Multifamily Investing Part 2
In the previous post in this series, Multifamily Investing Part 1, I introduced multifamily investing as an asset class. We discussed demand drivers, class types, and risk profiles of multifamily housing. In another post, I presented a multifamily deal I personally invested in- see here. In this post, we’ll look at the profit centers and how sponsors and passive investors generate returns.
There are several ways for investors to profit from multifamily investments (and in commercial real estate in general). This post will focus on two.
Cash flow and appreciation.
There are other profit centers of real estate, including depreciation, amortization (principal pay down), and inflation hedge, but for the sake of discussion, we will leave these out of the current post.
A multifamily property generates revenue income through rents paid by the tenant. Just like single family rentals, a tenant signs a lease with terms ranging from one month to two years or more. Each month, the tenant pays rent to live in the apartment unit. Cash flow is the difference between the revenue and the property’s expenses, fees, and debt service. In a typical syndication deal, positive cash flow goes to the investor and is distributed quarterly. Cash flow may fluctuate throughout the hold period; in the early years of a value add deal, while the property is being repositioned, there may be little to no cash flow. As the property becomes stabilized, cash flow increases.
Cash flow is estimated in the proforma and is not guaranteed. The monthly rental rate is established based on the competitive set, or what other similar units charge in the neighboring community. As far as expenses, there are variable and fixed expenses. Variable expenses include administrative, contract services, marketing, payroll, repairs, turnover, utilities, management fees. Fixed expenses include insurance and taxes. Cash flow is also dependent on debt service, which is the monthly loan payment of the underlying senior debt. Depending on the debt structure, the payments can be interest only for the first couple of years, then interest plus principal in the later years. If there is insufficient income generated from the investment, the sponsor may not be able to distribute targeted cash flow to its investors. It’s important to know that the sponsor does not have an obligation to distribute cash flow.
At the project level, the metric Cash-on-cash (COC) is the percent that the property generates in cash return over the year.
Cash-on-cash = amount pre-tax cash flow / Total actual cash invested x 100%
As an example, a building may cost $5 million and generate $300k annual cash flow after expenses and debt service. If the building was an all cash purchase with no debt (unlevered), the projected annual cash-on-cash return is 300,000 / 5,000,000 = 6%
Now, if the same building was purchased with 50% leverage, the cash outlay is $2,500,000. Debt service is say $100k a year. The cash flow each year would be 300k-100k=200k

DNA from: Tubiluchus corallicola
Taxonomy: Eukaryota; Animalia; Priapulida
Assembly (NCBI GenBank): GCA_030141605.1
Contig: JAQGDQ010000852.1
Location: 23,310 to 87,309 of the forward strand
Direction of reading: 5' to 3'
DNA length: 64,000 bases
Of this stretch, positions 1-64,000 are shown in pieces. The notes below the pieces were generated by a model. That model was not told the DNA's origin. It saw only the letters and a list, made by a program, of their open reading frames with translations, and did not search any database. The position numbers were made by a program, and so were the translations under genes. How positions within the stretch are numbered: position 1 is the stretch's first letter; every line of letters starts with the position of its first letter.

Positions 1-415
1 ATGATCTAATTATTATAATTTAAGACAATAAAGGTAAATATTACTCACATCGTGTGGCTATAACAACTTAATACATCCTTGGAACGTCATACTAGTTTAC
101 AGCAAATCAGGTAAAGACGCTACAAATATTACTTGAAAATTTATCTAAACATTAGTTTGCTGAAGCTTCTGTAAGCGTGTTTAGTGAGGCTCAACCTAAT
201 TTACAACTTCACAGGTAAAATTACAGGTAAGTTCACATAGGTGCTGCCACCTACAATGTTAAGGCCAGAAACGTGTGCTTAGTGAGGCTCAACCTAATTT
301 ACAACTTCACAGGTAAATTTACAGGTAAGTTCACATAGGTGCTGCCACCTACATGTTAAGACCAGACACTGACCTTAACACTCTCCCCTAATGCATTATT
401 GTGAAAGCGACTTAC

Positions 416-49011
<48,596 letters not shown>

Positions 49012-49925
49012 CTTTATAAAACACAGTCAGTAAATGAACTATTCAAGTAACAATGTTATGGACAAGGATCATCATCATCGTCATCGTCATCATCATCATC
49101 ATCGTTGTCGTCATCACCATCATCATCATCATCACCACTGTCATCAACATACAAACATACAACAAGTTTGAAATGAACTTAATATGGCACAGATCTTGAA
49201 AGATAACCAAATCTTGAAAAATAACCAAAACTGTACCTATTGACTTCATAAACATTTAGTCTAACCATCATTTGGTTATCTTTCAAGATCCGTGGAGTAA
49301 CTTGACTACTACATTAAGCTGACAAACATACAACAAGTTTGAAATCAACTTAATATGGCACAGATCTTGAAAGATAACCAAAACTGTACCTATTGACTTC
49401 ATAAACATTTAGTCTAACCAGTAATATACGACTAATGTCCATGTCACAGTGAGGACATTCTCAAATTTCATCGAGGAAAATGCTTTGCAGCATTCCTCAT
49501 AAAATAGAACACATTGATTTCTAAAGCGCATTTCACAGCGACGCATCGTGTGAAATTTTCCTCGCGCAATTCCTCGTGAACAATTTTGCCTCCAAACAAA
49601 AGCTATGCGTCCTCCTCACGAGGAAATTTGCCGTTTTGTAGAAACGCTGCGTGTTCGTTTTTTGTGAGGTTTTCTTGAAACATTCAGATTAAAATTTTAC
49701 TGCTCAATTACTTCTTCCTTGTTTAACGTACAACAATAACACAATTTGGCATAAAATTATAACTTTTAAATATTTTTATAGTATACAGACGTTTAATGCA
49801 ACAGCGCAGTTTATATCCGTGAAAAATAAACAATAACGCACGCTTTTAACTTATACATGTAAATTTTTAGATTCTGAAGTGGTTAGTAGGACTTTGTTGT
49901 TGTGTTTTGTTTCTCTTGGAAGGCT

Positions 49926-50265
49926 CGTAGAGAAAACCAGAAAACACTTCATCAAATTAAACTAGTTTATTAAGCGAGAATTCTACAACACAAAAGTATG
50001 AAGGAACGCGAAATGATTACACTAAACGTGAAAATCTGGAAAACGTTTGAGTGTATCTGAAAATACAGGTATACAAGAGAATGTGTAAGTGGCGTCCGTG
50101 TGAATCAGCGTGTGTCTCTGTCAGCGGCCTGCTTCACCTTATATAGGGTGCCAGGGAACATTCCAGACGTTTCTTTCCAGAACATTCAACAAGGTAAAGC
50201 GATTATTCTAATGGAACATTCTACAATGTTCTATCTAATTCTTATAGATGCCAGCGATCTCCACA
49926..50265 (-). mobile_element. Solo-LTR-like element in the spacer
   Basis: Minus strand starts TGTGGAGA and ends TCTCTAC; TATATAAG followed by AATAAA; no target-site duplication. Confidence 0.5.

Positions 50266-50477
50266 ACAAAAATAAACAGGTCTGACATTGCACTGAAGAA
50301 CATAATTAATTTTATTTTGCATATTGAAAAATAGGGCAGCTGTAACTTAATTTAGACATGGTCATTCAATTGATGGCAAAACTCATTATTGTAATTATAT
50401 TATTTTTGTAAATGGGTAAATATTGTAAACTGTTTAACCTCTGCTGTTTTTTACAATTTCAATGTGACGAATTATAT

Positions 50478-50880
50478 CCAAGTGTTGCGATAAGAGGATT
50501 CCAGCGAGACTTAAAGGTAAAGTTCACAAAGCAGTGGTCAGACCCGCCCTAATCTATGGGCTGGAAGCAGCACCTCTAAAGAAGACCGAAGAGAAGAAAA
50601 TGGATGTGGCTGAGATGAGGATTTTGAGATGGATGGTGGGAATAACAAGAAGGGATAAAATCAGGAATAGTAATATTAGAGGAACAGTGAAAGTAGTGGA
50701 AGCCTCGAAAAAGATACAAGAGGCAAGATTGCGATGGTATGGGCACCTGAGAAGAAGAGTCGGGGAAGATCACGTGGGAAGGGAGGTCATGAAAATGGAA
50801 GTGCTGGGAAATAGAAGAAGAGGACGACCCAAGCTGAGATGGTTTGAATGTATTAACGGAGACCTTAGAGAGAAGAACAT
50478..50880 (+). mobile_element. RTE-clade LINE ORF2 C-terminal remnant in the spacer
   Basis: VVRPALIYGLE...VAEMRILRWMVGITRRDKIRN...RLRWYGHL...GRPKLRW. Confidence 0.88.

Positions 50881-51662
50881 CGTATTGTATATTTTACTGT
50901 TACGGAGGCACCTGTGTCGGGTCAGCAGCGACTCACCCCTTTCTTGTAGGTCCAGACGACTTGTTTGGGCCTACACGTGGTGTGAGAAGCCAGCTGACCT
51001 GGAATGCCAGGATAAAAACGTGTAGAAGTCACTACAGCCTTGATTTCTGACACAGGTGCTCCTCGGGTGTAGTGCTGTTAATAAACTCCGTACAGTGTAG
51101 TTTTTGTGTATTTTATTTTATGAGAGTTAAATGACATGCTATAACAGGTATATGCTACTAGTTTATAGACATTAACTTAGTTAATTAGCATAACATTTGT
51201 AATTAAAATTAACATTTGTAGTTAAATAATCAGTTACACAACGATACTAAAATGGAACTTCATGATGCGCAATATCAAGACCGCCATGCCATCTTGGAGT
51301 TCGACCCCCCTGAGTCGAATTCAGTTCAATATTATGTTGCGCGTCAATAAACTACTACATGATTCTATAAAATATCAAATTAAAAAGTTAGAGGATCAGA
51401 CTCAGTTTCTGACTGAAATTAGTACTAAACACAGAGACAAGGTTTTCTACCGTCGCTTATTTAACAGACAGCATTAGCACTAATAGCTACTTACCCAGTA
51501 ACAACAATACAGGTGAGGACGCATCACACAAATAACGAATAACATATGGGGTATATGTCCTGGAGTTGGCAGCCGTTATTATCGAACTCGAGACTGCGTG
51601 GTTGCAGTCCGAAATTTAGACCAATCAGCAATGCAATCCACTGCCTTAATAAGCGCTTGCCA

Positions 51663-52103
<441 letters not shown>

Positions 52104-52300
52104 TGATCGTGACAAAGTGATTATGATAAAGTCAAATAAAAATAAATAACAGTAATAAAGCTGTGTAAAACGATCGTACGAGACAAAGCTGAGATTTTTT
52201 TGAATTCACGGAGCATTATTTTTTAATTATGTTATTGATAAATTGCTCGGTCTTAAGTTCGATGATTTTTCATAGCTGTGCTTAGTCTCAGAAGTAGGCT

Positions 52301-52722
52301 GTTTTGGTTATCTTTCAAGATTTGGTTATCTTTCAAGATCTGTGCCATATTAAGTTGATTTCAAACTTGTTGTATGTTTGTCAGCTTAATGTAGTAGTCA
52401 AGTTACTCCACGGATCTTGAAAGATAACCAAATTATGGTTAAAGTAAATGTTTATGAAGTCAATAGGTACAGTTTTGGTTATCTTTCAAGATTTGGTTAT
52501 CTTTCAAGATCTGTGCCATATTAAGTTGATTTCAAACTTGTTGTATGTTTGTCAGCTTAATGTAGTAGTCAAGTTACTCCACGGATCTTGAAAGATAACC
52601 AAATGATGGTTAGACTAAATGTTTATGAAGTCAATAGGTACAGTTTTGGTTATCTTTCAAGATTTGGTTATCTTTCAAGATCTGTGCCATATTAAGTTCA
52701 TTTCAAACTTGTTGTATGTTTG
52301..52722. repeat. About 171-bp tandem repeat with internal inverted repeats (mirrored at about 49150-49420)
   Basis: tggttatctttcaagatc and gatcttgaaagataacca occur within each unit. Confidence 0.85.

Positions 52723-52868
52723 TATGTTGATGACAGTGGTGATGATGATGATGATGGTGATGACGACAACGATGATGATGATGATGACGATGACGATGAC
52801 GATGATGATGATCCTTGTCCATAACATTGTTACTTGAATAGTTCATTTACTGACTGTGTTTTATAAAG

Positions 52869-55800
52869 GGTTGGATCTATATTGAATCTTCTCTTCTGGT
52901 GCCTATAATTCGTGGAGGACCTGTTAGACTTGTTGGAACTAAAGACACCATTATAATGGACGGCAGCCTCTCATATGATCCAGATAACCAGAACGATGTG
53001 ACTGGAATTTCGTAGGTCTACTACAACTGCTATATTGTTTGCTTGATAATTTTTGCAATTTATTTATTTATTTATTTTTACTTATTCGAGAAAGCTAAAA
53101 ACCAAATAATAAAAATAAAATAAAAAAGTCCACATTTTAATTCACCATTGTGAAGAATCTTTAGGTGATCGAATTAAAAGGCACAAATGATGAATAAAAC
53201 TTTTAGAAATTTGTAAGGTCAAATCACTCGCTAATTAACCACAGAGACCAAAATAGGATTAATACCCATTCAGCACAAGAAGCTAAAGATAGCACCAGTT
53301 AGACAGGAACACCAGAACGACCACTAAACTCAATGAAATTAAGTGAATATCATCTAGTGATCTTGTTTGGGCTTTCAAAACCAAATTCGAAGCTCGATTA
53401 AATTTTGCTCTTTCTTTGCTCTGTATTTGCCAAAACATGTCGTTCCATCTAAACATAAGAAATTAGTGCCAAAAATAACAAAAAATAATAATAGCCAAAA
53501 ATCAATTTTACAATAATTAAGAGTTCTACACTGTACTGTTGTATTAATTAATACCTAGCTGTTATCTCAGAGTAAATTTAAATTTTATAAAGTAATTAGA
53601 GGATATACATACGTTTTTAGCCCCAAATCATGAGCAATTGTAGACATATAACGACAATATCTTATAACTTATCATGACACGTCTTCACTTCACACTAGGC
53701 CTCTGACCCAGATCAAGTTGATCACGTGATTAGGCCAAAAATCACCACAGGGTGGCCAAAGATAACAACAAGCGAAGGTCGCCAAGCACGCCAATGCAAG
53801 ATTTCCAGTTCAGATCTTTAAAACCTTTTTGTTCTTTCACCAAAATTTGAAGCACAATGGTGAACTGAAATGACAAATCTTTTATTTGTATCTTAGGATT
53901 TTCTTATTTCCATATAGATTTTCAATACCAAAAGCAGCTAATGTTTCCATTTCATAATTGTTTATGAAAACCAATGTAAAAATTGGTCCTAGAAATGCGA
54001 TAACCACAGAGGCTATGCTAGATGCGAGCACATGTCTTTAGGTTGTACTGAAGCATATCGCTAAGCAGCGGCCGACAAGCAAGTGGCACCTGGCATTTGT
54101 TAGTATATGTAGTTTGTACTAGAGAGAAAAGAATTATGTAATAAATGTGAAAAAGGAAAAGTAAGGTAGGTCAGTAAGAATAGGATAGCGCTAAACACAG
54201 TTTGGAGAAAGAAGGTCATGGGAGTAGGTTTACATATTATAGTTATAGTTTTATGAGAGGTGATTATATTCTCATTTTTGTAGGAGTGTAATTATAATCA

The cash-on-cash would be 200,000 / 2,500,000 = 8%. Leverage can increase cash-on-cash return. Note cash-on-cash return is a different metric than the internal rate of return (IRR) which takes into account the time value of money.
The value of a multifamily building is based on the income it generates. This is different than a single family home where value is based more on comps. In other words, a single family home rental income does not determine the price of the home. It’s worth what others are willing to pay for it. On the other hand, an apartment building’s price is highly dependent on the income it generates. First, a few definitions.
NOI (Net Operating Income) is defined as the difference between gross revenue (rents) and operating expenses but before debt service.
NOI = Gross Revenue – Operating expenses
NOI is sensitive to three factors:
- Occupancy- Increasing the buildings occupancy increases gross revenue.
- Rental rates- Increasing a unit’s rental rate increases gross revenue.
- Operating Expenses- Decreasing expenses lowers the operating expenses side of the equation.
CAP Rate: The CAP rate can be thought of as a rate of return for an investment. It is defined by this formula:
CAP rate = NOI / Price
CAP rates are based on market demand, class of property and geographic location. For example, a class B apartment building may have a CAP rate of 7 in one neighborhood, but a similar class apartment may have a CAP of rate of 5 in a different city. There other factors that can influence a CAP rate which is beyond the scope of this article
CAP rate = NOI / Price
Flipping things around,
Price = NOI / CAP rate
If we know the NOI and the existing CAP rate for similar nearby properties, we can calculate the price. Increasing the NOI directly increases the value of the property. This is the reason investors try to add value – by increasing net operating income.
Value Add (Forced Appreciation):
Value add is just precisely that- Adding value to a building to increase the NOI. This is also known as ‘forced appreciation’ and is a very important concept.
Examples of value add that increase the NOI include;
- Decreasing vacancy and raising existing under-market rents to current market value. A previously poorly managed property may have significant upside simply by filling up empty units and raising rents.